The last of the beetroot are coming out as is the rocket while the celery, cucumber, pumpkin, tomatoes, basil, eggplant, broccoli, corn and peppers are just getting going. I’m also dealing with a rogue tomato invasion which I’m actually quite enjoying though I was pretty surprised to find that this wheelbarrow of dirt had become their latest target.
Our fruit trees are gradually getting there with the apple tree growing well, our lemon tree coming back after a gall wasp inspired ‘hard’ prune and the orange tree finally seeming to have decided that it’ll stay alive after all. The peach and mandarin are still not sure as are the blueberries and the avacado is beatiful and flowers with majesty, it just doesn’t actually produce any avacados. We have been getting some really good output from our rasperries though.
Rasperries fruit in the second year which sounds like a pain but
actually means that when this years canes have finished providing you with beautiful sweet rasperries then you just cut them back and expose the first year growth that has been quietly getting on with it’s business. Then the next year you’re ready to go again. They self succour so being short on rasperry canes is something that you’re not likely to be. We started with 5 canes that we planted in the dead space between the washing line uprights as this allowed us both to trellis them and, as you can see in the photo, to protect them from hungry birds.
I’m also starting to experiment with growing some plants for other purposes. I’ve got three Luffas (yeh the things you clean yourself in the shower with) at the back of the garden. I don’t know how they are going to work out but it’s a bit of a trip to even think that these things are actually the skeletal remains of a marrow. I’ve also planted what was amusingly sold as ‘clucker tucker’ with a view to growing a greater percentage of what our chickens eat. At the moment I’m having the most luck with a seed called pigeon pea which apparently has a pea that has a very high nutrient value and can be made into Dhal (if not eaten by the chickens).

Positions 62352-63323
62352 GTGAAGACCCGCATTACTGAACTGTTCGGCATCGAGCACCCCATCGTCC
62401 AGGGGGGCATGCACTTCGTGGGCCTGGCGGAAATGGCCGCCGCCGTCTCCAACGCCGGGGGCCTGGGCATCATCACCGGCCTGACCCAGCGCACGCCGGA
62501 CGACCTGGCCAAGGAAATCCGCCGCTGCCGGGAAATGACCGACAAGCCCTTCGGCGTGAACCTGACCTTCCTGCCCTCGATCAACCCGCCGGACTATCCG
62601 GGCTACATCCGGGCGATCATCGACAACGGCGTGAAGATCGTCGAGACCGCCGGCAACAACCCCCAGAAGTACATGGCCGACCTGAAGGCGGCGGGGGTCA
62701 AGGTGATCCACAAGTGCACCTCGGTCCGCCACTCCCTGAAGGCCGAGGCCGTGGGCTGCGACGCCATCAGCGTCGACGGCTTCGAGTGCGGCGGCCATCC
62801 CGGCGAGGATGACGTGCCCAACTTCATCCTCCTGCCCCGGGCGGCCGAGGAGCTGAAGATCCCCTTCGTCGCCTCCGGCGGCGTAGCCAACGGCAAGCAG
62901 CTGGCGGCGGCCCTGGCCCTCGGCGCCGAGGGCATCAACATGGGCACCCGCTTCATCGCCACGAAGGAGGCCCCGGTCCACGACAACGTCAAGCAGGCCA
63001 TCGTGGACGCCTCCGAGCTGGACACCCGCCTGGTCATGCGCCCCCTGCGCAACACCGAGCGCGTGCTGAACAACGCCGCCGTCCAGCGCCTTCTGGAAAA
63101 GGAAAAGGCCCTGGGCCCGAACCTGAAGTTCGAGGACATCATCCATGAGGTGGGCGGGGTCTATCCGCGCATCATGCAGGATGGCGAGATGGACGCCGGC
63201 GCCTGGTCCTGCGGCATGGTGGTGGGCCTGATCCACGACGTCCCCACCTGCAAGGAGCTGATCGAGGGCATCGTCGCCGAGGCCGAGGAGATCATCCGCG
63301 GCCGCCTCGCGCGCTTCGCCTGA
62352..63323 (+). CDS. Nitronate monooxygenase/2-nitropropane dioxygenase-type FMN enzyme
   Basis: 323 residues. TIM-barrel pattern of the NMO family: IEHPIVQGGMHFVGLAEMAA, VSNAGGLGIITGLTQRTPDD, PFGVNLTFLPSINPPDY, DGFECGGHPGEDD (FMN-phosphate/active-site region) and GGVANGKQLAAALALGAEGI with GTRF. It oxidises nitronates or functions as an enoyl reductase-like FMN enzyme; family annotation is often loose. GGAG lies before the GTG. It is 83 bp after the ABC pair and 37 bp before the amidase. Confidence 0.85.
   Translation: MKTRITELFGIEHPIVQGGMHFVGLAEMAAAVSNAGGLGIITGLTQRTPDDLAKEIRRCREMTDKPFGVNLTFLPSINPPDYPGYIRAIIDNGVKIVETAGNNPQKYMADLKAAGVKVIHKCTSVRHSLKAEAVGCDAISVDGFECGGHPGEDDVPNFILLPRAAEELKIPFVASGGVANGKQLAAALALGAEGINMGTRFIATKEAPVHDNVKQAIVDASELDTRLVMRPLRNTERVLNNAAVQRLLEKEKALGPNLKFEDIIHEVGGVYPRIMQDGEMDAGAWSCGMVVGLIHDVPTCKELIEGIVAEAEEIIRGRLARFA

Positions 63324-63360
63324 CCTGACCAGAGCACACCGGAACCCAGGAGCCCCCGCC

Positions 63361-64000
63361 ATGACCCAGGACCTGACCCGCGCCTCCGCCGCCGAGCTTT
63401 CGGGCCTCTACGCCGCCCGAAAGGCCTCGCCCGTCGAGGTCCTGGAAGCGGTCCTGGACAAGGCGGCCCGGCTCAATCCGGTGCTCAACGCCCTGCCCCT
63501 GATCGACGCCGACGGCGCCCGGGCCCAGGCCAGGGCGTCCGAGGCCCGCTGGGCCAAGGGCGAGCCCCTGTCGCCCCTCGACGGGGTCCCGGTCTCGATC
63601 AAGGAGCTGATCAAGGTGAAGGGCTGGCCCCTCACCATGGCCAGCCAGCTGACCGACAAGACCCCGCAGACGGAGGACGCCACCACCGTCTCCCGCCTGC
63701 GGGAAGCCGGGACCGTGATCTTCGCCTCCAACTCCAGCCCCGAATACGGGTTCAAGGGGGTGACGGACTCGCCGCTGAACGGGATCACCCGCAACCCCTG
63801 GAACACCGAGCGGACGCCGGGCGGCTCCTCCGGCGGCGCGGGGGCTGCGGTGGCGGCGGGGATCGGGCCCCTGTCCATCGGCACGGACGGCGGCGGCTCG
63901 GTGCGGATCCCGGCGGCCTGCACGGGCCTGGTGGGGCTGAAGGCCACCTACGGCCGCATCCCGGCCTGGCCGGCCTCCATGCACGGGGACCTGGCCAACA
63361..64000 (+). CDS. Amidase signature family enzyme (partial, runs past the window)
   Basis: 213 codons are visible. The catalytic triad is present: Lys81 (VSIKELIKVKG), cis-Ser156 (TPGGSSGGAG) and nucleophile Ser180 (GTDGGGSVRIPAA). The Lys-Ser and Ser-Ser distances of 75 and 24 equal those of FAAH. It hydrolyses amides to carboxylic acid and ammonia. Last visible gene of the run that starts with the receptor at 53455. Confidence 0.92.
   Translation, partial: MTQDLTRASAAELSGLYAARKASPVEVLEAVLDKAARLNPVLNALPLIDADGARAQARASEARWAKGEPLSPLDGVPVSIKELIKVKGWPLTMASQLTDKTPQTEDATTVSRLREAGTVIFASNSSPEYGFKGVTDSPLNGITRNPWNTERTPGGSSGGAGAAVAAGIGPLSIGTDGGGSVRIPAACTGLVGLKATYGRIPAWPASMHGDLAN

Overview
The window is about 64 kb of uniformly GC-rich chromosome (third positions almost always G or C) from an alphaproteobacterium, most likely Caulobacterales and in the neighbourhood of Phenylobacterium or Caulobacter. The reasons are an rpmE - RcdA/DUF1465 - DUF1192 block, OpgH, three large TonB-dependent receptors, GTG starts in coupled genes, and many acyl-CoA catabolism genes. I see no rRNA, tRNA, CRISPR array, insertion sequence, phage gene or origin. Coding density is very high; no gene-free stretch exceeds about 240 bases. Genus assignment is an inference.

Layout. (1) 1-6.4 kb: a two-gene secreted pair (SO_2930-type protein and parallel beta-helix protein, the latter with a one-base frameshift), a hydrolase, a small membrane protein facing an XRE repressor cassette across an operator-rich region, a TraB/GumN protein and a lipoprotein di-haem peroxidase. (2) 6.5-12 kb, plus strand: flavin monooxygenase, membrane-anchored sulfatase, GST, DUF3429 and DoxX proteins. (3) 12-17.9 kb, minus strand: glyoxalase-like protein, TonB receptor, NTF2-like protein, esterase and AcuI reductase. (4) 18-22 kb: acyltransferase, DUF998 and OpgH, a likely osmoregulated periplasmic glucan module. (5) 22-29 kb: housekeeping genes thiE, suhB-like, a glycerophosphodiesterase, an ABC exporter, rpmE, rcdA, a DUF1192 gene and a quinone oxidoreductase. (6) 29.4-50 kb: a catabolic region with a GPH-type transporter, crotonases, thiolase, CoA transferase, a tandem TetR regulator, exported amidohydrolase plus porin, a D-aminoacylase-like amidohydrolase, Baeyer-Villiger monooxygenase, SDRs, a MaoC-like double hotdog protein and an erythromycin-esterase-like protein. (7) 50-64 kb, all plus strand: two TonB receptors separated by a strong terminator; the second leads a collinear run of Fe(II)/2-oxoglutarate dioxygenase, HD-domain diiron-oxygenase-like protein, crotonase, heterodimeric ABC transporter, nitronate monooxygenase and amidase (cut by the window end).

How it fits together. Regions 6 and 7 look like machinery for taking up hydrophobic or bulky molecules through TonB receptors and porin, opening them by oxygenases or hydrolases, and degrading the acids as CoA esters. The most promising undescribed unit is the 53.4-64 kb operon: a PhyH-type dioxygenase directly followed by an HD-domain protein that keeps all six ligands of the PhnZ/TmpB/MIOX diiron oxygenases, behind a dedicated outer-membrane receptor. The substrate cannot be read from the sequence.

The other thing that I’m doing is trying to get better at seed saving. I say get better, it’s probably more accurate to say get more organised since the techniques are generally not complicated but it requires a bit more organisation than I’ve had in the past. The idea is to free ourselves from having to buy in seed. The core concept is find the strongest version of the plant, let it go to seed, collect and dry the seed and then use that the following year. I’m starting off with rocket which is one of the easier ones. I’ve collected a bunch of seed that are now happily drying in my pantry and will report back how it all goes.
That’s enough for now, I hope you all had a great Christmas.
It is amazing how not having a TV disconnects you from the whole “hype” machine of largely meaningless and manipulated current affairs and the endless flow of “must have!” items and experiences. Been without one for 5 to 6 years and you really don’t lose all that much of value for the peace of mind you gain.
Interesting garden adventures too. I’ve seen Kale at the farmers markets and had no idea what I’d do with it.
My number 1 Kale solution at this point is actually simply wok wilted for a second with garlic and a generous slosh of white wine. I’ve heard that you can also add all sort of other oddness to it such as worcestershire or soy sauce, It’s still growing at a ridiculous rate so I am garden bound to experiment more though!